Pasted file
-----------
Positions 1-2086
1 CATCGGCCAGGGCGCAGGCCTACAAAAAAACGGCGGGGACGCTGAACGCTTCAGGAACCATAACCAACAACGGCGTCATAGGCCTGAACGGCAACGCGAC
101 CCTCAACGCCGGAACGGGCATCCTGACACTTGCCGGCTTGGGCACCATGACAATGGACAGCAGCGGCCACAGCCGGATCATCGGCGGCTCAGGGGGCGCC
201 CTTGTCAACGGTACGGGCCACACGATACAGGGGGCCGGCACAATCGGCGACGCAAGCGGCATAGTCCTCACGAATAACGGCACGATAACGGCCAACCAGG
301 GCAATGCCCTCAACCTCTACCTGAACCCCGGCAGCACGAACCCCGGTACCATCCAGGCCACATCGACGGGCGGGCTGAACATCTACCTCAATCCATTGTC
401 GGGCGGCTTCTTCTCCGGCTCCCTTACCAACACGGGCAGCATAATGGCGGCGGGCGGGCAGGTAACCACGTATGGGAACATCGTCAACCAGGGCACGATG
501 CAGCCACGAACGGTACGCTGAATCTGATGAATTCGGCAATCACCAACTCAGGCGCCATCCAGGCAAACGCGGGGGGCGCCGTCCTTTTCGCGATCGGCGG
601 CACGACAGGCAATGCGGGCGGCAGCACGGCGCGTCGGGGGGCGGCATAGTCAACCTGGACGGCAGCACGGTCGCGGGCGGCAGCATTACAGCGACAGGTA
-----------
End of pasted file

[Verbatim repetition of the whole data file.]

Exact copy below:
Positions 1-2086
1 CATCGGCCAGGGCGCAGGCCTACAAAAAAACGGCGGGGACGCTGAACGCTTCAGGAACCATAACCAACAACGGCGTCATAGGCCTGAACGGCAACGCGAC
101 CCTCAACGCCGGAACGGGCATCCTGACACTTGCCGGCTTGGGCACCATGACAATGGACAGCAGCGGCCACAGCCGGATCATCGGCGGCTCAGGGGGCGCC
201 CTTGTCAACGGTACGGGCCACACGATACAGGGGGCCGGCACAATCGGCGACGCAAGCGGCATAGTCCTCACGAATAACGGCACGATAACGGCCAACCAGG
301 GCAATGCCCTCAACCTCTACCTGAACCCCGGCAGCACGAACCCCGGTACCATCCAGGCCACATCGACGGGCGGGCTGAACATCTACCTCAATCCATTGTC
401 GGGCGGCTTCTTCTCCGGCTCCCTTACCAACACGGGCAGCATAATGGCGGCGGGCGGGCAGGTAACCACGTATGGGAACATCGTCAACCAGGGCACGATG
501 CAGCCACGAACGGTACGCTGAATCTGATGAATTCGGCAATCACCAACTCAGGCGCCATCCAGGCAAACGCGGGGGGCGCCGTCCTTTTCGCGATCGGCGG
601 CACGACAGGCAATGCGGGCGGCAGCACGGCGCGTCGGGGGGCGGCATAGTCAACCTGGACGGCAGCACGGTCGCGGGCGGCAGCATTACAGCGACAGGTA